The research team also found that signal crayfish in Japan have larger chela relative to their putative source populations in the native range (Figure 3B). Furthermore, there was a positive relationship between chela size and the year of establishment or discovery in Hokkaido, suggesting rapid adaptation following secondary spread for these crayfish (Figure 3C).

In sum, the research team established that invasive signal crayfish in Japan have multiple native range source populations, and that high genetic diversity associated with this admixture in older invasive populations in Hokkaido attenuates to lower genetic diversity in younger populations associated with secondary spread or subsequent introductions within the country. Chela size, which is associated with aggressive behaviour and competitive dominance in crayfish, tends to be larger in the invasive range than native range for signal crayfish, and has a tendency to become larger in newer relative to older populations within Japan. A combination of high genetic diversity, especially for older populations in the invasive range, and rapid adaptation to colonisation, manifested as larger chela in recent invasions, likely contributes to invasion success of signal crayfish in Japan.

Future studies should address mechanisms of potential rapid adaptation within this species to advance broad understanding of success of signal crayfish invasions globally and develop management strategies for this and other freshwater invaders.


Figure 1.  Photo of signal crayfish (Pacifastacus leniusculus) (© Nisikawa Usio).


Figure 2:  Geographic distribution and haplotypes observed in signal crayfish (Pacifastacus leniusculus) populations in Japan and North America. Smaller circles (A17, A23, A25, A46 and A49) indicate smaller sample sizes (< 3 individuals). The genetic groups of the introduced and native range populations are delineated by blue broken lines. Haplotypes found in Japan are in colour, whereas those found only in North America are in grey.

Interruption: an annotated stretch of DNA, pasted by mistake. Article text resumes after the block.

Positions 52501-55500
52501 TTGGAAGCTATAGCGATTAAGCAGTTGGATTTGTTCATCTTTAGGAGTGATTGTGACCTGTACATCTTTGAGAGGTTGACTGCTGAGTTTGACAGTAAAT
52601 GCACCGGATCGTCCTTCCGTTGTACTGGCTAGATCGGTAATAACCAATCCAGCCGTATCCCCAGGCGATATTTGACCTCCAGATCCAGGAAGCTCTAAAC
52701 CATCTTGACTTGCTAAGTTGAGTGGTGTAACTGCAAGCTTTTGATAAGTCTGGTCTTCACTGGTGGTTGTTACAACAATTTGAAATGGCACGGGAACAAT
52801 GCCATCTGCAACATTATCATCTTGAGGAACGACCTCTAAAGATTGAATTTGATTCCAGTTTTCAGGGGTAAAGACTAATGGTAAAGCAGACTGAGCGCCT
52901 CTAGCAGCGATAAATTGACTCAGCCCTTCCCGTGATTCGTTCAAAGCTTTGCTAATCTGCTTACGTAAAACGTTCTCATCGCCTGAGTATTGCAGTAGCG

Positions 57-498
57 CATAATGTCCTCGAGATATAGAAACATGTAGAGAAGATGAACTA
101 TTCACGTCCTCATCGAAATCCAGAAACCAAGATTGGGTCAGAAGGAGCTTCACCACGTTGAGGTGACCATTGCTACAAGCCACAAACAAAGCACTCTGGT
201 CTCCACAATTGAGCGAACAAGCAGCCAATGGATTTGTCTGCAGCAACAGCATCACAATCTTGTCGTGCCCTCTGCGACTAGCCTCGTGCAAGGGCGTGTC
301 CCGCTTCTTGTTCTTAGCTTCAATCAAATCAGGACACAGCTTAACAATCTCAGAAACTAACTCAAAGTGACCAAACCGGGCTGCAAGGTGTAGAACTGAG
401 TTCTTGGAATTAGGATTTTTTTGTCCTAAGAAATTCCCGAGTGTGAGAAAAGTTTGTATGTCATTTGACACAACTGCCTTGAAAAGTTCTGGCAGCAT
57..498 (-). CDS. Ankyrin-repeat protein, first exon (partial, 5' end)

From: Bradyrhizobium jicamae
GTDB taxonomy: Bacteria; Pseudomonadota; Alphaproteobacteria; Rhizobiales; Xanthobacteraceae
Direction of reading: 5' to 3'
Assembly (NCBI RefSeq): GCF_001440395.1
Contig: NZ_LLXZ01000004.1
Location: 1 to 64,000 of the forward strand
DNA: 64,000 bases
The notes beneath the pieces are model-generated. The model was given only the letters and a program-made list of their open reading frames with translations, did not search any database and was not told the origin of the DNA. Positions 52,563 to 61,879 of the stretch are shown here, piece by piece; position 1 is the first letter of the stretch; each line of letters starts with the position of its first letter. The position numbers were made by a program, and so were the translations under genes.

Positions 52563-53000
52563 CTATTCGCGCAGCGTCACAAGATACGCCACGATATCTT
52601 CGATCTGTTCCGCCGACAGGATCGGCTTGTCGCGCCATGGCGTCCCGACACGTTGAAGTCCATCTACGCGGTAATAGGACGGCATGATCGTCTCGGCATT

Figure 3:  (A) The relationship between the number of mitochondrial DNA haplotypes (Nh) and the year of introduction or discovery for each signal crayfish population of the Hokkaido group (y = −0.0167√x + 35.057, r = −0.581, P = 0.011). (B) Box plots of relative claw area (in natural-log mm) of signal crayfish in the native-range Main group (i.e. putative source populations) and Japan (introduced populations) (linear mixed effects model: t = 2.047, P = 0.049). Thick lines indicate medians and the boxes show the interquartile ranges. Whiskers denote 1.5 times the interquartile ranges. (C) The relationship between relative claw area (in natural-log mm) and the year of introduction or discovery in the Hokkaido group (linear mixed effects model: t = 2.141, P = 0.049).


Title: Phylogeographic insights into the invasion history and secondary spread of the signal crayfish in Japan
Journal: Ecology and Evolution
Authors: Nisikawa USIO1, Noriko AZUMA2, Eric R. LARSON3, Cathryn L. ABBOTT4, Julian D. OLDEN5, Hiromi AKANUMA6, Kenzi TAKAMURA7 & Noriko TAKAMURA7
1Kanazawa University, Japan, 2Hokkaido University, Japan, 3University of Illinois, USA, Fisheries and Oceans Canada, Canada, 5University of Washington, USA, 6Niigata University, Japan, 7National Institute for Environmental Studies, Japan
Doi: 10.1002/ece3.2286

Grants-in-aid for Scientific Research from JSPS